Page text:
UEFI to the Brazilian audience, and another target I have is to show
companies that we have people that can work at this kind of projects in
Brazil, bringing this kind of development to south america. (Yes, I have
complicated target, but I like the challenge :) )

Thanks and Regards
Rafael R. Machado

Em qui, 19 de set de 2019 às 14:45, Laszlo Ersek <lersek@...>
escreveu:

On 09/18/19 19:57, Andrew Fish wrote:
Rafael,

Please let us know what you find out. I probably don''t have the time
to help implement this feature, but I happy to help work on the
architecture and design for UEFI accessibility on the edk2 mailing
lists, and I can also represent what ever we come up with at the UEFI
Spec Work Group.

It would be hard to have a UEFI mandate for accessibility, given
there is no guideline on how a User Interface (UI) works. If
accessibility requires some from of hardware abstraction, like audio,
then we could likely get that into the UEFI Spec. What might be
possible is an EDK2 reference implementation of accessibility. Maybe
we could use the reference implementation to write a UEFI white paper
on design for accessibility? I there is an open source
implementation, and an official design guide this would make it much
easier for advocacy groups to lobby for this feature.

I've got some experience with accessibility as the macOS EFI OS
Loader has a UI for the Full Disk Encryption password. If you press
the power button quickly 3 times at the disk encryption password
prompt accessibility is enabled and Voice Over gets turned on. You
then get localized voice prompts when you move between UI elements.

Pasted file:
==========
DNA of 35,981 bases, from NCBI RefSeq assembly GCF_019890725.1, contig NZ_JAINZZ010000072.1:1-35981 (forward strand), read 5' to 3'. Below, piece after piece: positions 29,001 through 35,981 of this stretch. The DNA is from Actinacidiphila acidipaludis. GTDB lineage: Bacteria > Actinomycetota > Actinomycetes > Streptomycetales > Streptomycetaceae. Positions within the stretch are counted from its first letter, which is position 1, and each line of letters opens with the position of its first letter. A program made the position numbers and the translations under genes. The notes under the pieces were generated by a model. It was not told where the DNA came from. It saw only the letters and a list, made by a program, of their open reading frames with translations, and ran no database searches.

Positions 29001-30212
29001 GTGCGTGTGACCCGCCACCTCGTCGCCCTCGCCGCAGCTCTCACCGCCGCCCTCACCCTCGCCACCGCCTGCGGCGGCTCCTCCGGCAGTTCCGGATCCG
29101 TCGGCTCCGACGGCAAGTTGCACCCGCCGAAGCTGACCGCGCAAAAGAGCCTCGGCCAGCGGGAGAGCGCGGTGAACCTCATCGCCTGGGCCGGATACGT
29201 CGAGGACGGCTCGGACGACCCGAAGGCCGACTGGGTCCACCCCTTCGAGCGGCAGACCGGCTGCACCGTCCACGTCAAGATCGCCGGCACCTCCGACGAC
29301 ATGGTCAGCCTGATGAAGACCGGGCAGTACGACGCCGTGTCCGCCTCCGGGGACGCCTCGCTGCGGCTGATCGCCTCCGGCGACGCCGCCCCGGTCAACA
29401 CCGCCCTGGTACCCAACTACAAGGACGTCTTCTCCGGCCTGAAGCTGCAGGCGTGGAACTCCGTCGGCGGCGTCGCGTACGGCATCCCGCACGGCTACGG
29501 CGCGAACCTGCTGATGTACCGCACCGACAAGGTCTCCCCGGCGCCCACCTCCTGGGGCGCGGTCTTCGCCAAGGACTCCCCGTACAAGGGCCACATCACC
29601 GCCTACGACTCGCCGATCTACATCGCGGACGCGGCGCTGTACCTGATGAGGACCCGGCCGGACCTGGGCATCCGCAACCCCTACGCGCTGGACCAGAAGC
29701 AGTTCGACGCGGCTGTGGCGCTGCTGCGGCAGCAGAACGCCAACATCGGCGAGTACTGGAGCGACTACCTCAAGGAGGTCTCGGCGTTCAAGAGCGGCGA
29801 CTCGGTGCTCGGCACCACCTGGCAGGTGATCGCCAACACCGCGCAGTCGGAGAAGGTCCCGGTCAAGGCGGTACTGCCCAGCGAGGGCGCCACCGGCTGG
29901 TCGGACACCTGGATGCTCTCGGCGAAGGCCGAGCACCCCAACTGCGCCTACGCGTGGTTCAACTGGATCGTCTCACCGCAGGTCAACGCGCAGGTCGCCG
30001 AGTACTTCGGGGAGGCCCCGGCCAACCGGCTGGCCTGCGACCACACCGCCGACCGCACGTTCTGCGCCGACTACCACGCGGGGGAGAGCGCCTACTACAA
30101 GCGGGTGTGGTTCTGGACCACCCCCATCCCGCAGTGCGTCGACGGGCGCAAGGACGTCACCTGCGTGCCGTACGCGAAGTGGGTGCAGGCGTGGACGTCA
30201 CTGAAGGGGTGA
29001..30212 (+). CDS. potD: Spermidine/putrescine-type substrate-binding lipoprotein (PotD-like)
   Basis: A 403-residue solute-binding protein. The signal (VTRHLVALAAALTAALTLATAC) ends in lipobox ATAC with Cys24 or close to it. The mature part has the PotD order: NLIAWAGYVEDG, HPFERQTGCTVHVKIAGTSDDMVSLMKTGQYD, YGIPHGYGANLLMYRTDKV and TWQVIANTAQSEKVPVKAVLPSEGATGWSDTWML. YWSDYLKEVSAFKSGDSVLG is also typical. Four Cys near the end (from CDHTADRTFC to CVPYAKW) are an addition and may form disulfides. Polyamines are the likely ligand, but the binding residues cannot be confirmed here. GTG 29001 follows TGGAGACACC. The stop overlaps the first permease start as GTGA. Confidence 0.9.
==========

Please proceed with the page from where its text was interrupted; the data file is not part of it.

Since this is the OS loader all the resources are stored on the disk.
You quickly run into a range of challenges since, audio is hard,
abstracting audio is hard (what codec does firmware have to support),
Audio files are not small and firmware is size constrained, the need
to localize the audio responses causes even more size issues, the
boot options are usually written by an OS installer so how would
firmware know what to call them?

I listed a lot of reasons it is hard but as Kennedy stated in his "We
choose to go to the Moon!" speech sometimes we chose to do things
"not because they are easy, but because they are hard; because that
goal will serve to organize and measure the best of our energies and
skills, because that challenge is one that we are willing to accept".
If we have a design that means we can break the problem up into
smaller parts, and maybe we can find people that have expertise in
that part to build a chunk at a time. If we could implement the
prototype in OVMF that would show how it works, but run on everyones
machines, so that would be really helpful for demos and design
review.
Somewhat related, in April there was a thread on virtio-dev that
suggests there is interest in a virtio-audio device model:

https://lists.oasis-open.org/archives/virtio-dev/201904/msg00049.html

It looks like the ACRN project already implements a (non-standard, as of
now) virtio-audio device already:

https://lists.oasis-open.org/archives/virtio-dev/201907/msg00061.html

(This is all I can mention right now.)

Thanks
Laszlo